My Lords, we take any report of rape or sexual assault seriously. Our staff explain local policing and legal procedures. We can attend the police station with and support victims and ensure that they can access medical care. We also work with specialist support organisations, such as our funded partners, and fund bespoke projects to improve the treatment of victims by authorities in other countries.
I thank the Minister for his reply. The media reports of this young British woman convicted in Cyprus have caused alarm in many circles. What are Her Majesty’s Government doing to ensure that this does not deter victims in this country coming forward to the police when they need to report something? Secondly, and more specifically on the case of the Cyprus woman, we were in touch with her lawyers yesterday. They are positive about the support given by Her Majesty’s Government but there is the question of what support she will now be given for her appeal to clear her name. What can Her Majesty’s Government do to help her with that?
My Lords, on the second question asked by the right reverend Prelate, obviously I cannot go into specific details because it is ongoing. He raised the important issue of ensuring that, because of the experience we have seen from this case, no victim of sexual violence—be it at home or abroad—feels that there is a barrier or, indeed, feels reluctant to come forward. It is clear that if someone is sexually assaulted or raped, they should come forward. Abroad, we will offer full support, as we have done in this case; here in the United Kingdom, I know that my colleagues at the Home Office will take the issue very seriously. If you have been assaulted, come forward and report it.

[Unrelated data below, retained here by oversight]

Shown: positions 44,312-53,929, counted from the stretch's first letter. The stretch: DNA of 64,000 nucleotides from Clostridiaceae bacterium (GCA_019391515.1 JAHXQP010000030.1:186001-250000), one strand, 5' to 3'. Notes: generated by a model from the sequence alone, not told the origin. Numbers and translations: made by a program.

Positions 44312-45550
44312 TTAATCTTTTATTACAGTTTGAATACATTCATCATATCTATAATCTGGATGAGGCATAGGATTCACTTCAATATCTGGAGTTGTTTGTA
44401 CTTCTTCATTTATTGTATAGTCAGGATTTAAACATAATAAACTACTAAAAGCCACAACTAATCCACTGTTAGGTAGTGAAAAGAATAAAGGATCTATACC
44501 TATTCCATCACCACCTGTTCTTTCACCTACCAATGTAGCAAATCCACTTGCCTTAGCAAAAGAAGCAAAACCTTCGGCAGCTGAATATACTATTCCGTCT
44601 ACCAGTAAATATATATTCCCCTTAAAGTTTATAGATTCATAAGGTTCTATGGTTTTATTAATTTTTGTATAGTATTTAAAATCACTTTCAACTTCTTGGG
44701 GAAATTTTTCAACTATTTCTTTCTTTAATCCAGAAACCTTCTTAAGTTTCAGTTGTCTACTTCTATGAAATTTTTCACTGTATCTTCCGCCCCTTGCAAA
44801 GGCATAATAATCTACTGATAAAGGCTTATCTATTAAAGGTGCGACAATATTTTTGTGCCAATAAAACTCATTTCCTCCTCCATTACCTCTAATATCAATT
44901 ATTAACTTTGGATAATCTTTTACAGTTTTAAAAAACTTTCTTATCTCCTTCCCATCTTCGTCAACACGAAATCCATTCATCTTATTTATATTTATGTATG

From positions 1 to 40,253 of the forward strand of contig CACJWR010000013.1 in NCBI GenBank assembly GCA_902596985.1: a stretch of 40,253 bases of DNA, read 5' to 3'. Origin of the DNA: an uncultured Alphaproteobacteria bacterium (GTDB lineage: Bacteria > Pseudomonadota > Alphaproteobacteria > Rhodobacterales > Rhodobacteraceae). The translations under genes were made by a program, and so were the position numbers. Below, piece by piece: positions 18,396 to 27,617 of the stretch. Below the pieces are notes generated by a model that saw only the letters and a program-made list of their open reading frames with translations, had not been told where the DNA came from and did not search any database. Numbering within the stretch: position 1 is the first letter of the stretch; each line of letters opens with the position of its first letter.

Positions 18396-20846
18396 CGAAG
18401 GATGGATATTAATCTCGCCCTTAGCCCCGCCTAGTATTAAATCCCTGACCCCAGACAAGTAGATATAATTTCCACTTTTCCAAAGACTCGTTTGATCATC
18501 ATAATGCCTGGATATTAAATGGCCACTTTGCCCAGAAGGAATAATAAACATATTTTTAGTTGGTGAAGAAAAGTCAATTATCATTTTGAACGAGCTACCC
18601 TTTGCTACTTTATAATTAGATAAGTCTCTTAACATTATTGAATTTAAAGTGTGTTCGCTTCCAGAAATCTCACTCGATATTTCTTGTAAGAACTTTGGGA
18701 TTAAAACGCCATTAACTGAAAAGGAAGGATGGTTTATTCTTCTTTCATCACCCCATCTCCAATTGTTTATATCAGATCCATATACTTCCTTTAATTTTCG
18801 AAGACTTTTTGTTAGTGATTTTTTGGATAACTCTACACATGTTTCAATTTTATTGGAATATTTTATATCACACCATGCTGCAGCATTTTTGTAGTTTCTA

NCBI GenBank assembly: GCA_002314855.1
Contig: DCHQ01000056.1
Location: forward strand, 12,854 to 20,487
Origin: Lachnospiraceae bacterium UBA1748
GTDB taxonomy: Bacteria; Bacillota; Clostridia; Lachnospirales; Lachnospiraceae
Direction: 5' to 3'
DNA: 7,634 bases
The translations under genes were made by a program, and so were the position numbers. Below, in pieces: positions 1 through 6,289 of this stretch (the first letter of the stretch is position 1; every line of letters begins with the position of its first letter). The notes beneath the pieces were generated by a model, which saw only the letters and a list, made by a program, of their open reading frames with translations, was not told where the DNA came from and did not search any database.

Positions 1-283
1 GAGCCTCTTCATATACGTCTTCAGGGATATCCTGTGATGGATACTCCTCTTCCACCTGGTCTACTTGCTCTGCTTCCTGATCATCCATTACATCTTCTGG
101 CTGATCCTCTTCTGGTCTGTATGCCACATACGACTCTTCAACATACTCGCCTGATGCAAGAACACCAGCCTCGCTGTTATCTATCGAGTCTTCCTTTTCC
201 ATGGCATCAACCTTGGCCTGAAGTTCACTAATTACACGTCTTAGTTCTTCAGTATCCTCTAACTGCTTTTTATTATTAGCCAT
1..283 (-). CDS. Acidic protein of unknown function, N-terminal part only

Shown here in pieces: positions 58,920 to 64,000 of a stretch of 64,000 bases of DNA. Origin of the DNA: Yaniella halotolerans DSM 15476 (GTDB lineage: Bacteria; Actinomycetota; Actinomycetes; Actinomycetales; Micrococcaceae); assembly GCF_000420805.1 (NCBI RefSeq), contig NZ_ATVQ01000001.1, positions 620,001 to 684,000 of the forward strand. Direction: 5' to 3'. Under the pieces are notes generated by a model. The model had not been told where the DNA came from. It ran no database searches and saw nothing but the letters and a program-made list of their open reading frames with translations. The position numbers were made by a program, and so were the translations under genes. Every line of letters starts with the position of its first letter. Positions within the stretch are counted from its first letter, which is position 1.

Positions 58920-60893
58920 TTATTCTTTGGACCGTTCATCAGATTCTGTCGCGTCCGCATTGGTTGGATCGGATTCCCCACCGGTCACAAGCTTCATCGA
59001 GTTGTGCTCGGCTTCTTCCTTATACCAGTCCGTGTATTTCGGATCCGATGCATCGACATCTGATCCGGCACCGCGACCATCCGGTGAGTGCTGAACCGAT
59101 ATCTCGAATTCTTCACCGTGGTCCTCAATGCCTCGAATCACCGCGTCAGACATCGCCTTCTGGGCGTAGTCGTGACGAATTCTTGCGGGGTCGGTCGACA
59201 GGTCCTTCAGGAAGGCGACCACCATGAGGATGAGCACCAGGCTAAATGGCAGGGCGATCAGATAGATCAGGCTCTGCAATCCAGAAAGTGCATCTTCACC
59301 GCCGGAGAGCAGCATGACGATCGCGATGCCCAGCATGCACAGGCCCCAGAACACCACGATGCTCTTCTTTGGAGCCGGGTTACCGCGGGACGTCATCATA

Obviously, the noble and learned Lord speaks from experience. I have already alluded to, and I am sure he will respect, the fact that I cannot go into specific detail. I can say that the FCO provides full consular support to any individual who has gone through such an experience. This case was no exception; indeed, we offered full consular support to the individual and her family in both the United Kingdom and Cyprus.
My Lords, can my noble friend go any further in explaining: what specific support was given to this particular victim and her family; whether, as in other cases, any support was given to the police in investigating this matter; and whether, as well as supporting the appeal process, the Government will make any representation to the Cypriot authorities as to whether it is possible to reopen the original investigation and allegation of rape?
My noble friend asks some important questions. Of course, first and foremost, we welcome the return of the victim. As I said, there is a limit to the detail I can go into but, as the victim’s family has acknowledged, the FCO provided strong support in Cyprus. We are also considering what more we can do with the authorities in Cyprus and in other countries to ensure what we have here, which is a victim-centred approach to the criminal justice process. I know that my noble friend has raised concerns, particularly about some of the processes that the victim was involved in in Cyprus; they are a matter of concern for all of us.